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Distribution, abundance, and breeding activities of the Least Bell's Vireo at Marine Corps Base Camp Pendleton, California—2020 annual report

June 20, 2024
Executive Summary

The purpose of this report is to provide the Marine Corps with an annual summary of abundance, breeding activity, demography, and habitat use of endangered Least Bell’s Vireos (Vireo bellii pusillus) at Marine Corps Base Camp Pendleton (MCBCP, or Base). Surveys for the Least Bell's Vireo were conducted at MCBCP, California, between April 1 and July 10, 2020. Core survey areas and a subset of non-core areas in drainages containing riparian habitat suitable for vireos were surveyed 3–4 times. We detected 669 territorial male vireos and 16 transient vireos in core survey areas. An additional 156 territorial male vireos were detected in non-core survey areas. Territorial vireos were detected on all 10 drainages/sites surveyed (core and non-core areas). Of the vireo territories in core areas, 88 percent were on the 4 most populated drainages, with the Santa Margarita River containing 69 percent of all territories. In core areas, 79 percent of male vireos were confirmed as paired; 83 percent of male vireos in non-core areas were confirmed as paired.

The number of documented Least Bell’s Vireo territories in core survey areas on MCBCP (669) increased 39 percent from 2019 to 2020. The number of territories in all core survey area drainages increased by one or more between 2019 and 2020. The substantial increase in vireo numbers on MCBCP (39 percent) was consistent with population changes in surrounding areas, including the lower San Luis Rey River (26 percent), Marine Corps Air Station, Camp Pendleton (58 percent), and the middle San Luis Rey River (7 percent).

Most core-area vireo territories (69 percent of males) occurred in willow (Salix spp.) riparian habitat. An additional 4 percent of birds occupied willow habitat co-dominated by Western sycamores (Platanus racemosa) or Fremont cottonwoods (Populus fremontii). Eighteen percent of territories were found in riparian scrub dominated by mule fat (Baccharis salicifolia) or sandbar willow (S. exigua). Upland scrub was used by 7 percent or fewer vireos; 1 percent of territories occurred in non-native vegetation, and less than 1 percent of vireo territories occurred in habitat co-dominated by coast live oak (Quercus agrifolia) and sycamore.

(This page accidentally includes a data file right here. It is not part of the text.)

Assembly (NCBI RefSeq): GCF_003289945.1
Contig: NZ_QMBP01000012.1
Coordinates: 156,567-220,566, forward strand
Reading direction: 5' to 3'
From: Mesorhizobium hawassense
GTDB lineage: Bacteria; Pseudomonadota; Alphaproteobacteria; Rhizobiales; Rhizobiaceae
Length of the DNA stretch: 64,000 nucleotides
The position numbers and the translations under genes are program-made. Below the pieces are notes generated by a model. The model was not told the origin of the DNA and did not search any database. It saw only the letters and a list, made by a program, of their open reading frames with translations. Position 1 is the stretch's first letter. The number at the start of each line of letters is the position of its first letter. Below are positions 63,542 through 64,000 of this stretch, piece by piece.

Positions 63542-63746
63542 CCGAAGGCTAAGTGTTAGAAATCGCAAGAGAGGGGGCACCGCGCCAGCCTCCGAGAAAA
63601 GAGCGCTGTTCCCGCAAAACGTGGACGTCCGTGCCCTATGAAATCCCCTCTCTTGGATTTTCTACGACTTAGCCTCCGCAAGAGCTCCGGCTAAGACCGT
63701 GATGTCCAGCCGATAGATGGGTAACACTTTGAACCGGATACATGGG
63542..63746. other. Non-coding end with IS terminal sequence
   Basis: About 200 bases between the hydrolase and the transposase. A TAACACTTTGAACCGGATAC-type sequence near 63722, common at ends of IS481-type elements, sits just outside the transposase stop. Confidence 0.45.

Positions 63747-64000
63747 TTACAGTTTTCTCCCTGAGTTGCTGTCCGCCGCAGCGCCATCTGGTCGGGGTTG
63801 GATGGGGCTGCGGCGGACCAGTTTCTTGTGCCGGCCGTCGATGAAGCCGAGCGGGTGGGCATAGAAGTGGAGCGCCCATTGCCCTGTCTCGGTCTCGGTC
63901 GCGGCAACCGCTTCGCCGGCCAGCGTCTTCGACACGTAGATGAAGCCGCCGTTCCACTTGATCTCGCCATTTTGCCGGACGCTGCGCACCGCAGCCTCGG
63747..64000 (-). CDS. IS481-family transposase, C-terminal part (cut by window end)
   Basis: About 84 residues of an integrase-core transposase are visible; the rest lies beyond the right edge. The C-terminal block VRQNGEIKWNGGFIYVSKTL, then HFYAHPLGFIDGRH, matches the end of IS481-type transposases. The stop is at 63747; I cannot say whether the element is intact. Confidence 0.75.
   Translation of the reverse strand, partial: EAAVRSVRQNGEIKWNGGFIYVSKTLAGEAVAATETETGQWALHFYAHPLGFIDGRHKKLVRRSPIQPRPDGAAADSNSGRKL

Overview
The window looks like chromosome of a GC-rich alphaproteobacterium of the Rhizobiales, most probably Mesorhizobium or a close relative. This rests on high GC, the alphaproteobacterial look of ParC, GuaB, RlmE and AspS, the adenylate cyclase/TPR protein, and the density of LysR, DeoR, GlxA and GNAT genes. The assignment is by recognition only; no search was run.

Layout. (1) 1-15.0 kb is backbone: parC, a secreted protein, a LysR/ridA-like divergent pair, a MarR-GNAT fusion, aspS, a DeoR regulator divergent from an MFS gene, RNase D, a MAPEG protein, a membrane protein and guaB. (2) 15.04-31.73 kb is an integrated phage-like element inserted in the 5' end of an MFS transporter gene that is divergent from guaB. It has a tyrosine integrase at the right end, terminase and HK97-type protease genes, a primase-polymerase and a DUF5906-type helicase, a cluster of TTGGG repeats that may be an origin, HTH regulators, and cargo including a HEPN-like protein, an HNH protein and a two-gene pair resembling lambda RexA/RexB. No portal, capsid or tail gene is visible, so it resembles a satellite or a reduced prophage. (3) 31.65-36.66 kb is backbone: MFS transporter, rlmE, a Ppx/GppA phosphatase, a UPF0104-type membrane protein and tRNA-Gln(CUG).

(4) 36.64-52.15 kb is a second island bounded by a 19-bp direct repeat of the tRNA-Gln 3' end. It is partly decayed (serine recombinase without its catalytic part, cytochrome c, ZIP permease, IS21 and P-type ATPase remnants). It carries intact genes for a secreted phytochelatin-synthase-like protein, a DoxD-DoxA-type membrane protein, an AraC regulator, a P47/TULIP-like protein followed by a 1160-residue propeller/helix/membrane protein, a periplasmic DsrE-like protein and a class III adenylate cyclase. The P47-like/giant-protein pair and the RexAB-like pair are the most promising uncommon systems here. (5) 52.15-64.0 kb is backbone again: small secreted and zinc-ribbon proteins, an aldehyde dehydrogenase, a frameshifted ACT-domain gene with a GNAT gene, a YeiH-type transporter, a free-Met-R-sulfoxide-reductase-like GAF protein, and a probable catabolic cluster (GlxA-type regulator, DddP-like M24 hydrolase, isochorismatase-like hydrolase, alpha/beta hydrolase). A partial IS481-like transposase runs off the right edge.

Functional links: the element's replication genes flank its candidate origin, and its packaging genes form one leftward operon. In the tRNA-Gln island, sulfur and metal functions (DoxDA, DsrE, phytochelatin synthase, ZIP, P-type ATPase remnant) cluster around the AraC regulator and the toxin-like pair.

In 2019, MCBCP began operating an artificial seep along the Santa Margarita River. The artificial seep pumped water to the surface from March through August each year during daylight hours and was designed to increase the amount of surface water present to enhance Southwestern Willow Flycatcher (Empidonax traillii extimus; flycatcher) breeding habitat. Although this enhancement was designed to benefit flycatchers, few flycatchers have inhabited the seep and proposed seep areas within the past several years. Therefore, vireos were selected as a surrogate species to determine effects of the habitat enhancement. This report presents preliminary analyses of vireo and vegetation response to the existing artificial seep.

We sampled vegetation in the Seep site and three Reference sites to determine the effects of a new water diversion dam that was completed in 2019 and a surface water enhancement seep pump installed along the Santa Margarita River. We found minor differences in non-native vegetation cover between Reference sites and the Seep site. However, soil moisture was higher at the Reference sites compared to the Seep site. The effect of the seep pump may have been masked by high precipitation in the bio-year (July 1‒June 30) before 2020, limited time for the water diversion to have an effect, well-draining soil, and the non-operation of two to three of the six seep outlets.